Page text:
“Based on Article 19 of the Universal Declaration of Human Rights, Article 10 of the European Convention of Human Rights and the constitutional principle of freedom of expression — the cornerstone of all modern democracies — the European Court of Human Rights, the US Supreme Court, the UN Rapporteur on Freedom of Opinion and Expression, the OAS Special Rapporteur on Freedom of Expression, the OSCE Representative on Freedom of the Media, constitutional and supreme courts of many countries, and respected international media NGOs have repeatedly stated that criminal defamation laws are not acceptable in modern democracies. These laws threaten free speech and inhibit discussion of important public issues by practically penalising political discourse. The solution that all of them prefer and propose is to transfer the handling of libel and defamation from the criminal domain to the civil law domain” (OSCE, February 25, 2005).
The Organization for Security and Co-operation in Europe (OSCE) Representative on Freedom of the Media has campaigned against oppressive defamation laws since this media freedom watchdog mandate was established in 1997:
23 and 24 September 2004: Dushanbe Declaration on Libel and Freedom of Information
Activities in this sphere have intensified since 2004, after the Office
of the Representative on Freedom of the Media (OSCE/FOM)
prepared a comprehensive survey of criminal and civil defamation
legislation and practice in the OSCE region. The survey facilitated a more
targeted approach to campaigning. It allowed the Representative to
identify the States and parts of legislation where reform was highly
desirable. In parallel, a database on criminal and civil defamation
provisions as well as court practices in the OSCE region continues serving
as a tool for researchers, local and international media lawyers (and
other stakeholders) and those involved in promoting reform of these most
challenging pieces of legislation, which still exert an immense “chilling
effect” on the media in many OSCE participating States.
An increased understanding of the need for reform among governments and legislators, and a growing number of nations who are reforming their defamation legislation are the main achievements of the campaign (Appendix 3).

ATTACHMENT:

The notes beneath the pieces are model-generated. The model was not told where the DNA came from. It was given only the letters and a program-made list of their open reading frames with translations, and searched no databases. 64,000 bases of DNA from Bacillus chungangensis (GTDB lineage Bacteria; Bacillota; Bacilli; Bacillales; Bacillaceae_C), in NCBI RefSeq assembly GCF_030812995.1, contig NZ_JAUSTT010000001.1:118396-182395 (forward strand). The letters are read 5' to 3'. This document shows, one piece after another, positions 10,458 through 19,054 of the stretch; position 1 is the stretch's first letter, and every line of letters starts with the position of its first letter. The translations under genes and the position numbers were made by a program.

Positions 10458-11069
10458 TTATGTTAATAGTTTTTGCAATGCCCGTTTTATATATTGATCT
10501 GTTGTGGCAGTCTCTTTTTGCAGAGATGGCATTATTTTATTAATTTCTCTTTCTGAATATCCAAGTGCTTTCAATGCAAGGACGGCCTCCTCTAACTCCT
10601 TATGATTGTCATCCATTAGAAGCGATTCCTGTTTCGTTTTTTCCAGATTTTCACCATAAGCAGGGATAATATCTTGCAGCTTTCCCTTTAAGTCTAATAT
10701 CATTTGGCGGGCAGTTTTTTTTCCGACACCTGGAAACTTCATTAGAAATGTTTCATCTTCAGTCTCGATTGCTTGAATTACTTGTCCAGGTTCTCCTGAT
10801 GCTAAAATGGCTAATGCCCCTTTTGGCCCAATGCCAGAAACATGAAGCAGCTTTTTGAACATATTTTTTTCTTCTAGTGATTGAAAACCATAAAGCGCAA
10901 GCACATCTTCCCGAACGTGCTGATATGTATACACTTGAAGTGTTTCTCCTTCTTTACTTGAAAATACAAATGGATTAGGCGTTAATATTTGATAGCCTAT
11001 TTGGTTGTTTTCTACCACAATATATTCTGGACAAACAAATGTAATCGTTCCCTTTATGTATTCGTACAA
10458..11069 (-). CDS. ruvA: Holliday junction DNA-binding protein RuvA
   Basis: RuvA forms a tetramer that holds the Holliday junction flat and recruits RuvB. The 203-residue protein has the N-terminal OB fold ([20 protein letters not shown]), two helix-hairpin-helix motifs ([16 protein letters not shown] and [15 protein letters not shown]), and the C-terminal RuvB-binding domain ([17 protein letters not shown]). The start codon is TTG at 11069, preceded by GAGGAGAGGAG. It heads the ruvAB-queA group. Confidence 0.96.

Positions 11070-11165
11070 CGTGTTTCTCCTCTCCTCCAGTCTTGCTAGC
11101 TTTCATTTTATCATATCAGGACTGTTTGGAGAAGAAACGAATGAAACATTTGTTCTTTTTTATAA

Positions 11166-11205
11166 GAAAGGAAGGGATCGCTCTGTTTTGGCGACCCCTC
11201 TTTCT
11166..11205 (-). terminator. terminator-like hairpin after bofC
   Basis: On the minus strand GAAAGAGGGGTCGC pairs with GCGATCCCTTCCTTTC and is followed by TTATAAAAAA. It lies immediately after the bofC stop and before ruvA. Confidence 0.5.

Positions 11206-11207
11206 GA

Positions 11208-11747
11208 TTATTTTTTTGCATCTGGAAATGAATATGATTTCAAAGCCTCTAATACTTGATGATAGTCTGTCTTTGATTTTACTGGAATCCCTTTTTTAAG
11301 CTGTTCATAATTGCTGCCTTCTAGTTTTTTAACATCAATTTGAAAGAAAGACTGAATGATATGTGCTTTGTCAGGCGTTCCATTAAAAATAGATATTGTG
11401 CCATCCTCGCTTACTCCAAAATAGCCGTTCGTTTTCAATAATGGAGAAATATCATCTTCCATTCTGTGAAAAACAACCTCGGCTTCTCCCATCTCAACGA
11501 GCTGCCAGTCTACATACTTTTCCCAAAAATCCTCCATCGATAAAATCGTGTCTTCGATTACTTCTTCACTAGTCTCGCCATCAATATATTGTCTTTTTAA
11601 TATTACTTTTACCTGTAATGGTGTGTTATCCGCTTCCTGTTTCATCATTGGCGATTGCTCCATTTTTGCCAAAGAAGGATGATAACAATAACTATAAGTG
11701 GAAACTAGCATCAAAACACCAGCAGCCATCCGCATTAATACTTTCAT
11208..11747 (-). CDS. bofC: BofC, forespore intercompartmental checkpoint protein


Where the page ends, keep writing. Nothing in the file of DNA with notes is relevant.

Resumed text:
The Council of Europe supports this international trend to decriminalise
On 15 March 2006, a working paper of the Steering Committee on the Media and New Communication Services (CDMC) on the alignment of the laws on defamation in Council of Europe Member States with the relevant case-law of the European Court of Human Rights (ECHR), including the issue of decriminalisation of defamation, was released. The paper was prepared by the Secretariat at the request of the CDMC following decisions of the Committee of Ministers of the Council of Europe and the 2005 European Ministerial Conference on Mass Media Policy. (see report CDMC (2005)007, Final, Strasbourg, 15. March 2006)
4 October 2007 the Parliamentary Assembly of Europe adopted to suggest to decriminalize defamation (Resolution 1577 (2007 and Recommendation 1814 (2007)): "Towards decriminalisation of defamation").
Germany does not follow this trend towards decriminalisation: Nearly 180 000 accused i. e. 20 % of criminal prosecution cases are insult (Appendix 4 and appendix 5, page 59). This excessive use is not found in other parts of Europe and the civilized world.
The following map shows the number of persons accused for defamation, insult or libel per year in selected states in Europe. In parenthesis the number of incarcerated (imprisoned) persons is shown. The source is a report on defamation of OSCE 2005 (appendix 4). Decriminalisation, no imprisonment for defamation or no actually imprisoned persons are marked green.
Germany is the only country with more than 0.1 % accused per year (i. e. 0.22 %). This excessive use of defamation is outstanding in Europe.
Romania imprisoned 26 persons in 2004 but removed imprisonment afterwards (Appendix 3).
50 incarcerations in France are PUBLIC INSULT OF INDIVIDUALS ON THE GROUNDS OF THEIR RACE, RELIGION OR ORIGIN,\par EXPRESSED VERBALLY, BY GRAPHIC IMAGES, IN WRITING OR VIA AUDIOVISUAL COMMUNICATIONS.